As one can see, there is indeed benefit in allowing the model parameters to evolve in time. This is not surprising, since it gives more flexibility to the neural network to evolve the model parameters. Also note that the performance of the Neural ODE approach used in [8] is significantly worse than ANODE and ANODEV2. The results remained the same despite hyper-parameter tuning. However, this is expected as the Neural ODE method in [8] may result in incorrect gradient information [9]. However, even addressing this instability with ANODE results in suboptimal performance as compared to ANODEV2. Also note that evolving model parameters has a negligible computational cost, since we can actually use analytical solutions for solving the RDA, which is discussed in Appendix B.

We also present the parameter sizes of the both configurations of ANODEV2 as well as the Neural ODE and ANODE models tested above. Table 3 summarizes all the results. It can be clearly seen that the model sizes of both configurations are roughly the same as those of the baseline models. In fact, configuration 1 grows the parameter sizes of AlexNet, ResNet-4, and ResNet-10 by only to , as compared to those of baseline models. In configuration 2, the parameter size increases from to compared to baseline model. (Note that we even count the additional batch norm parameters for fair comparison.)

AlexNet ResNet-4 ResNet-10
Baseline 1756.68K 7.71K 44.19K
Neural ODE [8] 1757.13K 7.96K 44.95K
ANODE [9] 1757.13K 7.96K 44.95K
ANODEV2 conf. 1 1757.51K 8.23K 45.77K
ANODEV2 conf. 2 1757.13K 7.99K 45.05K
Table 3: Parameter comparison for two ANODEV2 configurations, Neural ODE, ANODE, and the baseline network. The parameter size of ANODEV2 is comparable with the others.
AlexNet ResNet-4 ResNet-10
Min / Max Avg Min / Max Avg Min / Max Avg
Baseline 86.84% / 87.15% 87.03% 76.47% / 77.35% 76.95% 87.79% / 88.52% 88.10%
NeuralODE [8] 74.54% / 76.78% 75.67% 44.73% / 49.91% 47.37% 64.7% / 70.06% 67.94%
ANODE [9] 87.86% / 88.14% 88.02% 76.92% / 77.45% 77.30% 88.48% / 88.75% 88.60%
ANODEV2 Conf. 2 88.1% / 88.33% 88.26% 77.23% / 78.28% 77.73% 88.65% / 89.19% 88.93%
Table 4: We use time steps to solve for in the neural network and keep as static for Neural ODE and ANODE. We tested all configurations on AlexNet, ResNet-4 and ResNet-10. The results show that Neural ODE get significantly worse results, compared to ANODEV2 (with Configuration 2) and ANODE. ANODEV2 gets , and improvement over ANODE, respectively. The model size comparison is shown in Table 3.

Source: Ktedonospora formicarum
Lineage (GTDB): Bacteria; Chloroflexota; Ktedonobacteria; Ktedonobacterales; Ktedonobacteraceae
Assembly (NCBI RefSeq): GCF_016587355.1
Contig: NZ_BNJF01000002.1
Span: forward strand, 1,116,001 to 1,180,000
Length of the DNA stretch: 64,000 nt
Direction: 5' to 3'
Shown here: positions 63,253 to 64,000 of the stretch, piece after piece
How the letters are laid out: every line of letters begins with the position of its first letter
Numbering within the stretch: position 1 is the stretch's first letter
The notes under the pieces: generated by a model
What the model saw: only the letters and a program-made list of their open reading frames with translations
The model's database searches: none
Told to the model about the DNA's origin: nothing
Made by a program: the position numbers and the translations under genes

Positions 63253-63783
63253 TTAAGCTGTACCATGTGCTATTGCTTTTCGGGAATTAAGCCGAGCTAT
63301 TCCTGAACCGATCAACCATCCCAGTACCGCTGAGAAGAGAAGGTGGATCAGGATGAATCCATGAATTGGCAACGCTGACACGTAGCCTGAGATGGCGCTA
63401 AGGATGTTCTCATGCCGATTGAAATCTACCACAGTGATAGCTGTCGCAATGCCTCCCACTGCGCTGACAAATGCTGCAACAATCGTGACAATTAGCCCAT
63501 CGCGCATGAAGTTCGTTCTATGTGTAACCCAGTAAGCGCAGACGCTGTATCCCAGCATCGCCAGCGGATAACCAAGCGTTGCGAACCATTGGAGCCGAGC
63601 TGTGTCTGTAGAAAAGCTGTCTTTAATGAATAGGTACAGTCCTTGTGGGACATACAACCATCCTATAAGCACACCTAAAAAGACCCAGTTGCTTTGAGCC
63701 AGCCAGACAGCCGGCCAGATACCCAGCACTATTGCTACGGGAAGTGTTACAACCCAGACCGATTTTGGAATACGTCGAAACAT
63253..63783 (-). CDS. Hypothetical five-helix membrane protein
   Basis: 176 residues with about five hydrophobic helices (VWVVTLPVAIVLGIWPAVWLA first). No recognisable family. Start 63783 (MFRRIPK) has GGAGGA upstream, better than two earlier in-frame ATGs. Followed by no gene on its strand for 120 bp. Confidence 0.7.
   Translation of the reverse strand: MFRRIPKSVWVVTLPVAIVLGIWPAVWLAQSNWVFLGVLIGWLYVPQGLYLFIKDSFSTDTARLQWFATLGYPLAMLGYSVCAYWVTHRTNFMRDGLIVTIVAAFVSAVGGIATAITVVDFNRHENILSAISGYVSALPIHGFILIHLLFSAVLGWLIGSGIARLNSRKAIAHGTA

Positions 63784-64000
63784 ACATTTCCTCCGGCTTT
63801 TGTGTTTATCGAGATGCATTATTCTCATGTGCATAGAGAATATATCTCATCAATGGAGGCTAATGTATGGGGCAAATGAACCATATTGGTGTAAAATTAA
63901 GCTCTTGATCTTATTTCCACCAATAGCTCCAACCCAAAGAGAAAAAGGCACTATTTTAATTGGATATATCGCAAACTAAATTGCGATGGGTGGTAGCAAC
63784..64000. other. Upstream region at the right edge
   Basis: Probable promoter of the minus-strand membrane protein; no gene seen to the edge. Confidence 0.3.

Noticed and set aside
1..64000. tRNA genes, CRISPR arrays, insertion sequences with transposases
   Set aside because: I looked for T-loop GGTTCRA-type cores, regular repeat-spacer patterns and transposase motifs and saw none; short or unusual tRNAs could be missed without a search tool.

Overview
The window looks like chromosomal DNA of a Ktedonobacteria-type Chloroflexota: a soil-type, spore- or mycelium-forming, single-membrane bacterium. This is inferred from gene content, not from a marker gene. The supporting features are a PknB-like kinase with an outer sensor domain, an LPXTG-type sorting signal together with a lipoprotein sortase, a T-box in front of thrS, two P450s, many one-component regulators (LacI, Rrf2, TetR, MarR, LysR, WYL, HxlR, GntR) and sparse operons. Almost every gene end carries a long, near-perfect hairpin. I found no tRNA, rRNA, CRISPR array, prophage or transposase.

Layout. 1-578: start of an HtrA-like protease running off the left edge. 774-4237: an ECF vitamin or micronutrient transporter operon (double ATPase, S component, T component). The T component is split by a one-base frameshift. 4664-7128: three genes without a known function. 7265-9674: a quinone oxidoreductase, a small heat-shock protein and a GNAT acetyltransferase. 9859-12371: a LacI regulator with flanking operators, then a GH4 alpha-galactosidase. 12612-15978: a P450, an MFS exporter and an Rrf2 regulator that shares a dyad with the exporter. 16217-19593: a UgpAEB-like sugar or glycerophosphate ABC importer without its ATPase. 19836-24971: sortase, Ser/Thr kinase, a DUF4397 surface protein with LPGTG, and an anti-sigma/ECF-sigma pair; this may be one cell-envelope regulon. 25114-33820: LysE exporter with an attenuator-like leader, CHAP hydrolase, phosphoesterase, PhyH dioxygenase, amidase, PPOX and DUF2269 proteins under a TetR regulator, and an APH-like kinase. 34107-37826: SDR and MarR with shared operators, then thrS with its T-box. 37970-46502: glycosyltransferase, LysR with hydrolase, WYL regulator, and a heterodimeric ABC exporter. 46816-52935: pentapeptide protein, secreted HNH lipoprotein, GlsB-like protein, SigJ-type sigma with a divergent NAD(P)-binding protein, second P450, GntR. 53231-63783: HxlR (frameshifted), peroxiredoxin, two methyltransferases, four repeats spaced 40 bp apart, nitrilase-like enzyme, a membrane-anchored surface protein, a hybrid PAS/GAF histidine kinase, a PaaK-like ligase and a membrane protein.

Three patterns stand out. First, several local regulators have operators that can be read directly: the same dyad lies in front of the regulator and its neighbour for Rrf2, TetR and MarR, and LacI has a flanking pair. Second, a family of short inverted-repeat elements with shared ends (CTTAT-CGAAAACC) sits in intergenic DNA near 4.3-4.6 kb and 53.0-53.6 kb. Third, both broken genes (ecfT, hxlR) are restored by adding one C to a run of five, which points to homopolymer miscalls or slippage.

5 Conclusions

The connection between residual networks and ODEs has been discussed in recent work. Here, motivated by work in neural evolution, we propose ANODEV2, which is a more general extension of this approach, obtained by introducing a coupled ODE based framework. The framework allows dynamical evolution of both the residual parameters as well as the activations in a coupled ODE formulation. This provides more flexibility to the neural network to adjust the parameters to achieve better generalization performance. We derived the optimality conditions for this coupled formulation and presented preliminary empirical results using two different configurations, and we showed that we can indeed train such models using our differential framework. The results on three Neural Networks (AlexNet, ResNet-4, and ResNet-10) all show accuracy gains across five different trials. In fact, the worst accuracy of the coupled ODE formulation was better than the best performance of the baseline. This is achieved with negligible change in the model parameter size. To the best of the our knowledge, this is the first coupled ODE formulation that allows for the evolution of the model parameters in time along with the activations. We are working on extending the framework for other learning tasks. The source code will be released as open source software to the public.


This work was supported by a gracious fund from Intel corporation, Berkeley Deep Drive (BDD), and Berkeley AI Research (BAIR) sponsors. We would like to thank the Intel VLAB team for providing us with access to their computing cluster. We also gratefully acknowledge the support of NVIDIA Corporation for their donation of two Titan Xp GPU used for this research. MWM would also like to acknowledge ARO, DARPA, NSF, ONR, and Intel for providing partial support of this work.